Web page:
By Alex Muhumuza
Brutal and unlawful deportations of Rwandan citizens by Ugandan authorities are showing no signs of slowing down, going by developments at the borders, Virunga Post can exclusively report.
In the past two days alone another 20 Rwandans citizens – among them a little baby of only a few months with her mother – have been dumped intermittently by Uganda Police at Gatuna, Kagitumba and Cyanika border posts.
This Tuesday, 12 February 2019, Uganda Police dumped nine Rwandans (of them Mukandayisaba Marthe, 26, who was with her child Kizere Dorisi) at Gatuna. This lady, together with the others, has been in Luzira Prison in Kampala after the police arrested them and they were sentenced to prison on grounds of “illegal entry”.
Uganda imprisoned these people for wrongful entry although it was reported that all of them, at the different times they were arrested, had temporary passes to enter Uganda. Also, they had their identity cards that clearly indicate they are citizens of Rwanda, a member state of the EAC Common Market.
Some recently deported Rwandans have disclosed to Virunga Post that Ugandan authorities are even in the habit of tearing up a travel pass when someone shows it, and then arresting that person for illegal entry!
Analysts have repeatedly stated that Uganda is arresting and jailing Rwandan citizens in clear violations of the EAC protocols that guarantee their freedom of movement (including settling in any member state should they wish so), just like Ugandans move into Rwanda, and many even settle.
“The Community really has to question this unlawful, brutal, inhumane and discriminatory treatment of citizens of Rwanda, an EAC member state, by Ugandan authorities,” said a prominent commentator in the region.
The group that was dumped at Gatuna (together with Marthe and her baby) had been in Luzira prison, some of them as long as one year, on the same concocted charges of “illegal entry”.
They recount the horrors they encountered in prison, performing quasi slave labor that included working in farms, digging for hours. Yet, the tortured looking Rwandans recounted, even when the time they were sentenced was over Ugandan authorities persisted in keeping them at Luzira longer, prolonging the torture of hard labor and physical abuse.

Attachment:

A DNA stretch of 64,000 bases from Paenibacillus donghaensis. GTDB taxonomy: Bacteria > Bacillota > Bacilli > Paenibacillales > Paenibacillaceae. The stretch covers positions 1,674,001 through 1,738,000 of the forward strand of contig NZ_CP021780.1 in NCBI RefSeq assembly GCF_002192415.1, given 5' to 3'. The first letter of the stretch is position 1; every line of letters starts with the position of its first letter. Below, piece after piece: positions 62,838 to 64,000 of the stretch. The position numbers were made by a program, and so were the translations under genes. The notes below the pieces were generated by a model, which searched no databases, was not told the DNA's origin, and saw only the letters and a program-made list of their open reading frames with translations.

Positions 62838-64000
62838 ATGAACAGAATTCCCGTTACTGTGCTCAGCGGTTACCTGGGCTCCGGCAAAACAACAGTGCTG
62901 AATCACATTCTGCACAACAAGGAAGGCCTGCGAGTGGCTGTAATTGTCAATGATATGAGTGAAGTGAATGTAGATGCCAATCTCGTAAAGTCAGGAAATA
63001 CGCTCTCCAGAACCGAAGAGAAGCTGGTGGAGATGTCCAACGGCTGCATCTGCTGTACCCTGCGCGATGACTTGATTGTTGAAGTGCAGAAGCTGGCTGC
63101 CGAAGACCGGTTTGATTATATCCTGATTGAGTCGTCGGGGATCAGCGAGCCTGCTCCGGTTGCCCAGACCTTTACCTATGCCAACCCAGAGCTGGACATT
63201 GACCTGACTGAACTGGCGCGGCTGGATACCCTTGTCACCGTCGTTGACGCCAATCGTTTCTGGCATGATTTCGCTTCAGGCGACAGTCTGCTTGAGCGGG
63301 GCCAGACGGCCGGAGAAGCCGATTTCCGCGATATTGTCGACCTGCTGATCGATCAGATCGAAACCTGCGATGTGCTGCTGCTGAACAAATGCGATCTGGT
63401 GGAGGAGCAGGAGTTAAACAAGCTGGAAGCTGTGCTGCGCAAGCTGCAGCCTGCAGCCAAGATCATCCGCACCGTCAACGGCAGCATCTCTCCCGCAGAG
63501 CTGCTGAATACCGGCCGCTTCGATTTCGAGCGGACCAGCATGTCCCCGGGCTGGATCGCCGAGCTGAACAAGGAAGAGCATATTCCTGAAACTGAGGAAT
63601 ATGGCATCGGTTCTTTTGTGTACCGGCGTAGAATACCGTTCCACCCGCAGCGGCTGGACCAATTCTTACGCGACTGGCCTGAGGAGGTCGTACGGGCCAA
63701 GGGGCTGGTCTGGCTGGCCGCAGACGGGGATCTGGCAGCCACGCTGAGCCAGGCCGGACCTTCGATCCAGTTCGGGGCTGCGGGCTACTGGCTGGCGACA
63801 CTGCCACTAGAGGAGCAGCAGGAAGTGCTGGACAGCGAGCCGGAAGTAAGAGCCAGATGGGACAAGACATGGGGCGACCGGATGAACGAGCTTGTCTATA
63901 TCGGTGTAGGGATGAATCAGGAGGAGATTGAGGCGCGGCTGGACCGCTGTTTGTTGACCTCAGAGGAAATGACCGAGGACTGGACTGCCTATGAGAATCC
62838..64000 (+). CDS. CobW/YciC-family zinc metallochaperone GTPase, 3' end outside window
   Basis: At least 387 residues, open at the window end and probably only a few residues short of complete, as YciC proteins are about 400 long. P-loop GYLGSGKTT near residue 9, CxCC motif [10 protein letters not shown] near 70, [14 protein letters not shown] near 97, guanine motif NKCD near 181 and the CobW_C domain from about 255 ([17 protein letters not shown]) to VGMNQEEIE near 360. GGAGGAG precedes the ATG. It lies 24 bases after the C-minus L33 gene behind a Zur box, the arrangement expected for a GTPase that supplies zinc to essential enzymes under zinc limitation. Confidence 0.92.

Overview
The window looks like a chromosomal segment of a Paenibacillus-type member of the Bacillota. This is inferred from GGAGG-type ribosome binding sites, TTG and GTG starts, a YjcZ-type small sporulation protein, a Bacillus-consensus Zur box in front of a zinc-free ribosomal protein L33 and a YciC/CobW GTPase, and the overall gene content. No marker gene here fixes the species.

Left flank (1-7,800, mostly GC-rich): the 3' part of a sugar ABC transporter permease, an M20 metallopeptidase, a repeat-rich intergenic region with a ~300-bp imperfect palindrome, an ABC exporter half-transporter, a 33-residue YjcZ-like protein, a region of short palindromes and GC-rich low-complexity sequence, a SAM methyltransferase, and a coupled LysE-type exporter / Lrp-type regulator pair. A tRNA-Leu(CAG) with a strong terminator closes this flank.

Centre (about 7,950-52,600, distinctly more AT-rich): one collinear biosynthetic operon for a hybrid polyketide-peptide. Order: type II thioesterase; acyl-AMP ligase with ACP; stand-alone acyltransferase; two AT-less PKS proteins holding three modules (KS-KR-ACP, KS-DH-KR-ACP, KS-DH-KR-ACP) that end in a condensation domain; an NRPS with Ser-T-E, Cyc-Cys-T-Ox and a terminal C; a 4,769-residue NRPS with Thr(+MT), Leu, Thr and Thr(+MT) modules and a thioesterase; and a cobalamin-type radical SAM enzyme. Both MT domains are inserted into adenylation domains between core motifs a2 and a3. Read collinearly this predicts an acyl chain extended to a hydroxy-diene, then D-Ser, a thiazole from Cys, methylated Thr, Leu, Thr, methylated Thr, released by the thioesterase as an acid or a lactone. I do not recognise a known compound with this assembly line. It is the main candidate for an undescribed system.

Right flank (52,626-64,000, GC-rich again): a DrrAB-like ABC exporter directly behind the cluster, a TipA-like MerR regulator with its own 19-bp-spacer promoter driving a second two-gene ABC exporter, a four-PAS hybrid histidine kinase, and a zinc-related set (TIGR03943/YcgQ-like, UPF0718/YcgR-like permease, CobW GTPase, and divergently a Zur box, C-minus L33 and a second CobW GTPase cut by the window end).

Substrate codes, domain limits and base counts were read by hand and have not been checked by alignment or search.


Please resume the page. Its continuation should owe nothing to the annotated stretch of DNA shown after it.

On the same day, 12 February 2019, that these people were dumped at Gatuna, Uganda authorities deported five Rwandan citizens at Cyanika that had been suffering torture in Kisoro Prison. They too had committed no criminal offence in Uganda other than the usual concocted charges of “illegal entry”. This accusation has become a favorite by Uganda authorities in their campaign of harassment of innocent Rwandans.
Corrupt Uganda border authorities as well as corrupt police officers on their part have seen a “golden opportunity” to cash in on Kampala’s deliberate policy of hostility against Rwanda, and against Rwandan citizens.
“Bribery is one of the ways that can save someone from further torture!” Victims of Uganda’s ongoing violent discrimination against Rwandan nationals at the borders have consistently said. Failure to pay a bribe can mean two years in a Ugandan prison, said Kayihura Ponsiani, 53, of Burera District who was in Kisoro Prison from January 2018 up to January 2019..
Even then, according to Kayihura who says he saw everything, ‘Abagande’ (Ugandans) did, “They have to mistreat you first! They have to lock you up for several days and even months even before one can pay a bribe.”
Once you become a prisoner, Kayihura added, “You will be digging, making bricks, and if you don’t dig fast enough or if you get tired you will be beaten up!” The food they give you is “rotten kawunga and beans full of weevils!”
Some people will pay the Ugandan authorities bribes to save themselves from these terrible violations of their human rights.
Turatsinze Alexis, 21, of Burera District who was jailed just this month, 6 February 2019, in Kisoro paid a bribe of 1.5 million Ugandan shillings, so they released him, to deport him instead. The same happened to Nsengimana Florentin, 23, of Gakenke District. He too paid up 1.5 million shillings.
But even small bribes can get one out, which, according to observers is the clearest indication there is no reason behind the suffering of Rwandans beyond the mere fact of who they are. Niyomugabo Fred, 16, of Burera District could only find 30,000 shillings (that’s about Frw 7,000) to pay, and was let go to be deported.
“It is sad that this is how our government prefers to treat the citizens of Rwanda, which has welcomed us; imagine if the government here also retaliated by arresting and torturing us,” said a Kigali-based Ugandan.
The pattern continued yesterday, 13 February 2019 when Uganda authorities dumped five Rwandans at Kagitumba Border Post.
These had been incarcerated at Ntungamo Prison in western Uganda. They said there were very many Rwandans that they had left in Ntungamo Prison – up to 200 of them “doing slave labor!”
The pattern of arrests on pseudo illegal entry charges, as well as abductions, harassment and imprisonment of Rwandans at the borders has gone steeply up in the brief period since Kampala made the decision to militarize its border with Rwanda.
The Ugandan regime, in its deliberate policy of hostility against Uganda’s southern neighbor, last year in December appointed a senior military officer, Maj. Gen. Apollo Kasiita to head the Immigration Department. The claim was that they are “tightening up operations”.
But their actions speak far clearer than words. The aim is to target Rwandans, just for being Rwandans.